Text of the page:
To celebrate, we’ll be live-tweeting the semifinal and championship rounds on Thursday, May 31, from 10 AM to 1 PM and 8 PM to 10 PM EDT, respectively. Join us as we cheer on the competitors and provide etymologies, lists, images, and other fun facts about the words the spellers spell. Follow us on Twitter and look out for the official Scripps Bee hashtag, #spellingbee.

Can’t wait till Thursday? Play Spelling Bee Bingo by guessing what you think will be this year’s winning word. You can enter as many times as you want. The winner gets a Wordnik T-shirt and other swag.

The first national spelling bee was held in 1925 “as a consolidation of numerous local spelling bees,” and was won by 11-year old Frank Neuhauser, who passed away in March 2011 at 97. Neuhauser spelled gladiolus correctly to beat out eight other finalists and win “$500 in gold, a bicycle and a trip to the White House to meet President Calvin Coolidge.”

But the art of correct spelling, or orthography, wasn’t always so valued. Spelling in Old English texts was so variable that now they “are generally ‘normalized’,” says Rice University, “or printed in accordance with what scholars think is a good representative form for each word.” It wasn’t until the 15th century and the advent of the printer that the word orthography even came about. Since then English spelling has seen many changes, such as Latinizing (det becoming debt due to the Latin debitum); attempts at spelling reform; problems with reform; spellcheck; when spellcheck won’t help; autocorrect and the Cupertino effect.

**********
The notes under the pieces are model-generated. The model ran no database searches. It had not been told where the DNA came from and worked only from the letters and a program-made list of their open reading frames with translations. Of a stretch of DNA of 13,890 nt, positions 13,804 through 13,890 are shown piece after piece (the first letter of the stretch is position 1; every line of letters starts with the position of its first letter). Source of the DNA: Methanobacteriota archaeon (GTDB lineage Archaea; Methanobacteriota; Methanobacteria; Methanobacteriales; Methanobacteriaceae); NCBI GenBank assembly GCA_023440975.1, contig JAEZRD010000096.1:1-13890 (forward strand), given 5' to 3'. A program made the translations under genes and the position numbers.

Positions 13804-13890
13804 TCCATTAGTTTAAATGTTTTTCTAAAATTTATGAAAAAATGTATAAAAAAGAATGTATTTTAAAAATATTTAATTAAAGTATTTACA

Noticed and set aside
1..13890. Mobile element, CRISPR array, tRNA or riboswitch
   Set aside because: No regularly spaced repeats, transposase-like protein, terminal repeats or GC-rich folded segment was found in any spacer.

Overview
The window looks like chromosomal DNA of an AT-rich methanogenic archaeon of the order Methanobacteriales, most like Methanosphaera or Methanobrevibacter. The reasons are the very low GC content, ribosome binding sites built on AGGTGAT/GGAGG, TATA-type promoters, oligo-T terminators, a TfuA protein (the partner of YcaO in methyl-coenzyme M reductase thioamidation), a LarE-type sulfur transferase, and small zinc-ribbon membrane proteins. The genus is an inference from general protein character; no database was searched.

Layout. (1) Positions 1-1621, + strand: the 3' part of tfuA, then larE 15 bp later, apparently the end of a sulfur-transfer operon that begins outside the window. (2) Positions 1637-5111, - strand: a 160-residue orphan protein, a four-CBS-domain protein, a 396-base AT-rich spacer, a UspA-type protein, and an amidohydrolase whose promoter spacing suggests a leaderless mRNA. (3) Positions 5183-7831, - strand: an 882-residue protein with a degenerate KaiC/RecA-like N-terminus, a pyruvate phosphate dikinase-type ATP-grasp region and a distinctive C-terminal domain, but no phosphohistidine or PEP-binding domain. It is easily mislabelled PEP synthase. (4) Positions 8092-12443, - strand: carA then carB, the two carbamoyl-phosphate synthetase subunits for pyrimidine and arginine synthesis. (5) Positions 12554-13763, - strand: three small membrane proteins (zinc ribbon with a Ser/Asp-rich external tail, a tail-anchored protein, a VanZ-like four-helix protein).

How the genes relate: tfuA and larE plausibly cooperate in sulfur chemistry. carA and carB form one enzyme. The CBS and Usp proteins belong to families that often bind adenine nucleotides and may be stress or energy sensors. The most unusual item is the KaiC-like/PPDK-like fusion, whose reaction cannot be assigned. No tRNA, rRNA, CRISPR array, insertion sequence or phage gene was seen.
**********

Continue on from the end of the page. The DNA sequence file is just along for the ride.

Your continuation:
This week’s competitors won’t have – or need – spellcheck or autocorrect. In fact they probably know most of these sometimes-obscure correctly spelled words that look like misspellings of other words; all the winning words from 1925’s gladiolus to 2011’s cymotrichous, “characterized by having waving hair”; and these guesses from last year’s Spelling Bee Bingo. They’ll have no need for the Oatmeal’s hilarious explanation of 10 words we must stop misspelling, and would laugh as hard as we did at this roundup of ridiculous, and frighteningly common, spelling mistakes on Twitter.

We look forward to seeing some amazing “spells” cast this Thursday. Remember to join us on Twitter as we live-tweet the semifinal and championship rounds.

Best of luck to all the spellers!

2011 Spelling Bee Recap

Late last week in the word world, it was about everything Bee – the Scripps National Spelling Bee, that is.  Every year 275 spellers enter, and one speller leaves – this year that speller was 14-year old Sukanya Roy of Wilkes-Barre, Pennsylvania, winning with cymotrichous, which means “characterized by having wavy hair.”